Pallab has reported that NSS has many locks that are created but never contended
for. One class of these are a result of creating arenas that are only used by
one thread. There are two obvious cases (borne out by data Pallab collected):
1. Throwaway arenas
There are many instances of the following code in NSS:
tmparena = PORT_NewArena();
/* code that uses the arena */
Since the lifetime of the arena is entirely within the function, it obviously
does not need to be threadsafe. In fact, we shouldn't have to do any allocation
at all for such arenas, as a PLArenaPool can be on the stack.
2. Read-only objects
I suspect many NSS objects only use their arena when they are constructed. For
such objects, the arena does not need to be threadsafe. Experimentally,
SECKEYPrivateKey seems to be such an object, though I haven't verified by code
Fixing (1) would be easy, (2) is a little trickier, because we would have to be
careful about not breaking things.
I can think of two ways to change this behavior for arenas that do not need to
A. Stop using the PORT_ functions and just use NSPR directly.
B. Create special PORT_ functions that don't do any locking.
I would prefer A.
Really? Prefer A? I thought Sun was trying to stop using NSPR entirely.
How about option c
c) Create a new form of PORT_NewArena that takes an argument that specifies
whether or not to create the lock. Then change the other functions to test
the lock pointer before attempting to (un)lock it.
I have analyzed Pallab's data, which I will attach shortly. The data is based
on 3.3.4. I am morphing the bug because it isn't as simple as modifying the use
In a single SSL connection, at startup, NSS (under the webserver) creates 56
uncontended locks. They are categorized as follows:
1) sslSocket (8)
When the socket is not shared among threads, these locks have no contention.
2) Arenas in read-only NSS structures (7)
2a) CERTCertificateList (1)
2b) SECKEYPrivateKey (5)
2c) SECKEYDBKey (1)
Unfortunately, the first two are public types. So while NSS seems to use them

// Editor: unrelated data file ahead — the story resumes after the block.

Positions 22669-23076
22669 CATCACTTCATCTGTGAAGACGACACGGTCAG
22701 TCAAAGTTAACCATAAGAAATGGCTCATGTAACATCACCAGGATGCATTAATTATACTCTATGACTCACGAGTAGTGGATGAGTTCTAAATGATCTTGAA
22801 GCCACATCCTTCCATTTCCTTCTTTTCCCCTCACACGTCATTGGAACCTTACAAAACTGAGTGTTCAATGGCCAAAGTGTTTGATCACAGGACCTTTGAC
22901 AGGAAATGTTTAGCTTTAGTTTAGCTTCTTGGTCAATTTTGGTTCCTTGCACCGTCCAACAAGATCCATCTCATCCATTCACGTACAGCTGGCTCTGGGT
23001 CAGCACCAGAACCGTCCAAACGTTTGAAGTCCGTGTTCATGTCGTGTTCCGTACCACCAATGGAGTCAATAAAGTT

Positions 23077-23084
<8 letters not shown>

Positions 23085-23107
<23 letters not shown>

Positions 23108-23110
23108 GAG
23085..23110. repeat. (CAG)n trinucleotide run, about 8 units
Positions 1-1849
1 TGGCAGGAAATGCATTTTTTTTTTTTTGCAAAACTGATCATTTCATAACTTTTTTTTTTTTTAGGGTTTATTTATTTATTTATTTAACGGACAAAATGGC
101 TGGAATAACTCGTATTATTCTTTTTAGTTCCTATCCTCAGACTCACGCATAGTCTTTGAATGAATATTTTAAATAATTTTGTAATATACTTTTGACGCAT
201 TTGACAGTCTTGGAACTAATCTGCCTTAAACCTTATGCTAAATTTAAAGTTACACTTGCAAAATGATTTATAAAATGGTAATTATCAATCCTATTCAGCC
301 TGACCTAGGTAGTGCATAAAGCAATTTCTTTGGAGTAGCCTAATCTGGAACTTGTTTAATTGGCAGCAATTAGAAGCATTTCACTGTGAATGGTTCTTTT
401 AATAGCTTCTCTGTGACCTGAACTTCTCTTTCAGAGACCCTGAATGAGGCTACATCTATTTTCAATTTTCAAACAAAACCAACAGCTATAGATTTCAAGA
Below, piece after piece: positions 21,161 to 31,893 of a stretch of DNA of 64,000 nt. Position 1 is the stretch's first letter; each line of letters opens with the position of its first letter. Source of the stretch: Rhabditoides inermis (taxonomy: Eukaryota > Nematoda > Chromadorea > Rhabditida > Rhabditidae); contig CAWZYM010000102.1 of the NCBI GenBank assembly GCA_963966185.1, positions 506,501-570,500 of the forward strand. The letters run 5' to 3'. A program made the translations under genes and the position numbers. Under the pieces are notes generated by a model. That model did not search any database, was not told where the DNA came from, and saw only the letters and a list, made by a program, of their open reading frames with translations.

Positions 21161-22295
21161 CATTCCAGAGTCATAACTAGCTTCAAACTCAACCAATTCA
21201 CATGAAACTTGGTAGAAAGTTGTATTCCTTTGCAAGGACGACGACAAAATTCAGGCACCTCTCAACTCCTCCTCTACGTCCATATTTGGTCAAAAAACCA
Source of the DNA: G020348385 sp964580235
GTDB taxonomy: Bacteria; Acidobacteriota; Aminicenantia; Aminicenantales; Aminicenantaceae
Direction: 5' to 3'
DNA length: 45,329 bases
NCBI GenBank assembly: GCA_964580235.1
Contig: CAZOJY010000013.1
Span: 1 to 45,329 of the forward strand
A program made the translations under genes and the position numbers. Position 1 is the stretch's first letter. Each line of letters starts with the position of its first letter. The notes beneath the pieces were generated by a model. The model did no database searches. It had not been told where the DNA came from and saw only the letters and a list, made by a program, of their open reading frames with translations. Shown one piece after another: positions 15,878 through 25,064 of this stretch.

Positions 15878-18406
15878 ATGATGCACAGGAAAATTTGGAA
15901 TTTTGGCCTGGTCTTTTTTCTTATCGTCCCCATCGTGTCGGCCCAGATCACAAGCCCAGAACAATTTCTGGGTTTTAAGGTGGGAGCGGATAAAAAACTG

in a read-only manner (once they are created, the arena is not used again), we
don't have control over how applications use them.
3) PKCS #11 session locks (18)
4) PKCS #11 object locks (2)
5) crypto context (PK11Context) locks (10)
The lock is for session multiplexing, in the case where NSS exhausts the
sessions available from a token, and thus has to switch the context between
6) ASN.1 decoding (5)
7) PKCS #5 decoding of algorithm ID (1)
Created attachment 120238 [details]
Pallab's data, call stacks of the creation of uncontended locks
Made a mistake. The first item should be:
1) sslSocket (13)
Another note: changes on the tip would reduce the number of PKCS#11 session
locks to 10, and the number of crypto context locks to 6. Additionally, this
data was obtained from an initial SSL connection, before the PKCS#11 session
freelist is built, so in the long run the average number of new sessions (and
hence new uncontended locks) in a given connections should be 4.
With those considerations, on the tip the total should be about 38.
Some general observations.
A) The ASN.1 locks are contained within SEC_ASN1DecodeItem. The arena is
created to hold the decoder state and is only used within this function, so I
believe this is an arena that doesn't need to be locked.
B) The problem with the read-only objects, as I mentioned, is that they are
public. For Stan, this should not be a problem.
C) The crypto context, PKCS#11 session, PKCS#11 object, and sslSocket locks are
all a result of NSS needing to provide thread safety, even when it may not be used.
I wonder if something can be done about (C) for Stan. Could the softoken act
like its not threadsafe, and rely on the above-PKCS#11 locking we use for such
tokens? Then, NSS could make decisions about when to lock. We could write code
in such a way that when we know sessions won't be exhausted and aren't being
shared among threads, then the associated contexts and sessions wouldn't need
locks, much the same way I proposed of having arenas without locking.